Thoughts and reflections on nine years of blogging.
Taco Bell was shellacked on social media and PR channels earlier this year when an Instagram photo appeared showing an employee licking a stack of tacos. Yet, there seems to be no brand crisis at all, rather a blip on the incredibly powerful ascent of the fast-food restaurant. According to AdAge, “Taco Bell in 2012 posted an 8% increase in U.S. same-store sales — more than twice the 3.3% gain of industry leader McDonald’s.” And there seems to be no slowdown in sales. Taco Bell has done more than just launch the uber popular Doritos taco line. They have dominated the male millennial demographic, launched a healthier Cantina line, engaged in effective marketing to the Hispanic sector. The fast food […]
Image by Marion Doss There’s an old saying in politics that perception is reality (attributed to Lee Atwater). If you want an example, look no further than blogs written under the guise of venerable mastheads like Forbes, Fast Company and Harvard Business Review. Consider the perception of journalistic excellence these mastheads possess — and yes, even new media outlets like Techcrunch, Mashable, and others. What these branded blogs deliver often strays from the greatness they promise. Yet people consider these blogs authoritative for some reason. With so much chum and hubris floated to succeed in the attention economy, what we get is not what is perceived.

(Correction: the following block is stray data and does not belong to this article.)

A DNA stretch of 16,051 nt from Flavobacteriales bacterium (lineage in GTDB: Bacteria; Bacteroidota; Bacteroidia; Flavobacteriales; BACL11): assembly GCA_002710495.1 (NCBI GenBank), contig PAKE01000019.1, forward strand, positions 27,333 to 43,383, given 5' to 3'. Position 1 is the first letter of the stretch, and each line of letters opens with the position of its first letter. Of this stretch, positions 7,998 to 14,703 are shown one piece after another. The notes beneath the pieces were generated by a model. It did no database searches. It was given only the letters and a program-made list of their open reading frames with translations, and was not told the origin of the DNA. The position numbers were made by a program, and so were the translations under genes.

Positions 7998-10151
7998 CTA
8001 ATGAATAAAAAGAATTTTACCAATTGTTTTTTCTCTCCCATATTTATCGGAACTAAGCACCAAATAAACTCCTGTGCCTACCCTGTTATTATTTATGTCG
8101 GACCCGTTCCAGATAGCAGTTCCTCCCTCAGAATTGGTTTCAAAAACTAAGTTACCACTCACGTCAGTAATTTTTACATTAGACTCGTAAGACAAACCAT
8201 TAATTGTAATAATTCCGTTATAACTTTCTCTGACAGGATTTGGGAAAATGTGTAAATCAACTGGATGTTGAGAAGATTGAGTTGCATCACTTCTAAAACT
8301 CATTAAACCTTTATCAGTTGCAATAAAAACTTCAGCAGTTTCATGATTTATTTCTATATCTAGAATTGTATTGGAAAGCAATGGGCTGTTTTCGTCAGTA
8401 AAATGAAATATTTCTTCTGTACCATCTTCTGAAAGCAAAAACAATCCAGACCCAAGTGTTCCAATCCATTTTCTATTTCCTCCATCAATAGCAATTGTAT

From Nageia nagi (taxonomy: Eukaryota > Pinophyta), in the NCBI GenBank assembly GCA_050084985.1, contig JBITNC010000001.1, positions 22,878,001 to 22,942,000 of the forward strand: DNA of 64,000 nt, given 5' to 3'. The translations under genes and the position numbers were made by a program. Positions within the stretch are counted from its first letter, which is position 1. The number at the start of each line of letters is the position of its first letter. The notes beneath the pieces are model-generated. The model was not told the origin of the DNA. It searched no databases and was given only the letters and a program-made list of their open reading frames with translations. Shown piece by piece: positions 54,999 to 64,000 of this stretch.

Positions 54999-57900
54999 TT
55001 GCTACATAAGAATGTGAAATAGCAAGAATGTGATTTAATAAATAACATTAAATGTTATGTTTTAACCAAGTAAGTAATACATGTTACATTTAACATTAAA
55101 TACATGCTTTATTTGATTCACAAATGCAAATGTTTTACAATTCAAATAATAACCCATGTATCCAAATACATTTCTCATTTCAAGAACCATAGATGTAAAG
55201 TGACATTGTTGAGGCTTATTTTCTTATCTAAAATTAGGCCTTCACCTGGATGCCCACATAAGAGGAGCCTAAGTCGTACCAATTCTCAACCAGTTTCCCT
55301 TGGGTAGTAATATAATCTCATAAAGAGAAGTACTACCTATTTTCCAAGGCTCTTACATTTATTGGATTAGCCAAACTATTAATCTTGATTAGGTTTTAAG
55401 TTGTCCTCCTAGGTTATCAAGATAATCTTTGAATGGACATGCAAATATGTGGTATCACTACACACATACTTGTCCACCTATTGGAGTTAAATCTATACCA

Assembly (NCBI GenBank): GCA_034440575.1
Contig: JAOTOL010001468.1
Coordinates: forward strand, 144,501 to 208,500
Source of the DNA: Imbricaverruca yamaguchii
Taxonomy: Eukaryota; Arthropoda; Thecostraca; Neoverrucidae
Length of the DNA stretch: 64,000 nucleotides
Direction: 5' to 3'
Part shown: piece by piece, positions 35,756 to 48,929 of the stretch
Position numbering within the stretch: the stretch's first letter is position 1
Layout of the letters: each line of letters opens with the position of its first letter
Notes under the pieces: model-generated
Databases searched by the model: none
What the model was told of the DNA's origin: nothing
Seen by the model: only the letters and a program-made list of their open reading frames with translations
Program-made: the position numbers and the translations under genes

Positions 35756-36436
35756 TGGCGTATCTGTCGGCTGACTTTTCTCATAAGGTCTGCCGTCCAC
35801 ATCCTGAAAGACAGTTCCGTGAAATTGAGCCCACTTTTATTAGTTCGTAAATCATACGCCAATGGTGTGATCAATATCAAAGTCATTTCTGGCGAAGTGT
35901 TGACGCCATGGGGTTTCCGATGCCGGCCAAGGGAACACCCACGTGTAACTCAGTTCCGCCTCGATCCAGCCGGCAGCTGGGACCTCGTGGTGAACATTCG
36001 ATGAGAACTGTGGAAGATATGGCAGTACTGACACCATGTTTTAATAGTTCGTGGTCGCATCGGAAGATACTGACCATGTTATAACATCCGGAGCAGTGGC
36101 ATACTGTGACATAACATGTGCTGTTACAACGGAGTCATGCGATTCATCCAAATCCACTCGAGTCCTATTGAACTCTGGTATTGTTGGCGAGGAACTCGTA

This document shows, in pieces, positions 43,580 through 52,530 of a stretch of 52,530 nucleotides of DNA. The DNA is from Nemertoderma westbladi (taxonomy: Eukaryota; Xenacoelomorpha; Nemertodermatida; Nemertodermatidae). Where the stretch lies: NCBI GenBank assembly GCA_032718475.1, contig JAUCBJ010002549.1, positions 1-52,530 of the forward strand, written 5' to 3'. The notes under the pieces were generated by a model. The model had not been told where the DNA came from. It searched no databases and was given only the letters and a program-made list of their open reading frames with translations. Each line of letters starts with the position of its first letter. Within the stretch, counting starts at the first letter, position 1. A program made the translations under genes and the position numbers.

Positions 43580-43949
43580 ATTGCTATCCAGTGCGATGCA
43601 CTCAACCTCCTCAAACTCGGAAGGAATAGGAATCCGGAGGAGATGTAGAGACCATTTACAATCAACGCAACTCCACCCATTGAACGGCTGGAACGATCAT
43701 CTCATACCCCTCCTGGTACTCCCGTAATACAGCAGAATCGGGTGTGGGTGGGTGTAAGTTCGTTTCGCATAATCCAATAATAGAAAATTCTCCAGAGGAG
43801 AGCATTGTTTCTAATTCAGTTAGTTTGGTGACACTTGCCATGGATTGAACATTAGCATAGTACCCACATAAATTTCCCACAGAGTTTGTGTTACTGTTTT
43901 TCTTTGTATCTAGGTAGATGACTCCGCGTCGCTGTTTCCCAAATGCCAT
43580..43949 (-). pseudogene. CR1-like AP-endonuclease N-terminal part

by Jeremy Pepper The past month had two interesting data points on content: ProPublica noted that public relations professionals now outnumber journalists 3:1, which is changing the face of journalism. Then the FCC noted that the dearth of local journalism is, well, hurting journalism and local communities (a nice overview off the stories and the story is here). Neither of these stories are surprising: the death of local stories has been happening for the past 10 years; it has less to do with the economy but more to do with the profit margins of the large media conglomerates – who are in business to make their shareholders (and owners) money. Picking up a local paper in the past five years, […]
Image by the U.S. Navy A movement exists to quantify everyone’s social media strength across diverse social networks and blogs. This widespread strength is a sign of true influence, argue social media gurus. Perhaps from a mass consumer market or a top influencer’s perspective, a “machine gun” approach towards influence makes sense. For most, addressing only widespread influence puts an organization into a position of weakness. A vast majority of companies and nonprofits must cultivate specific vertical markets, and specialized media and communities, just like a gardener tending his/her specific plot of land. Rare is the brand that has the luxury of shooting across all markets with blanket approaches aiming for only the most “influential” voices. This is in essence […]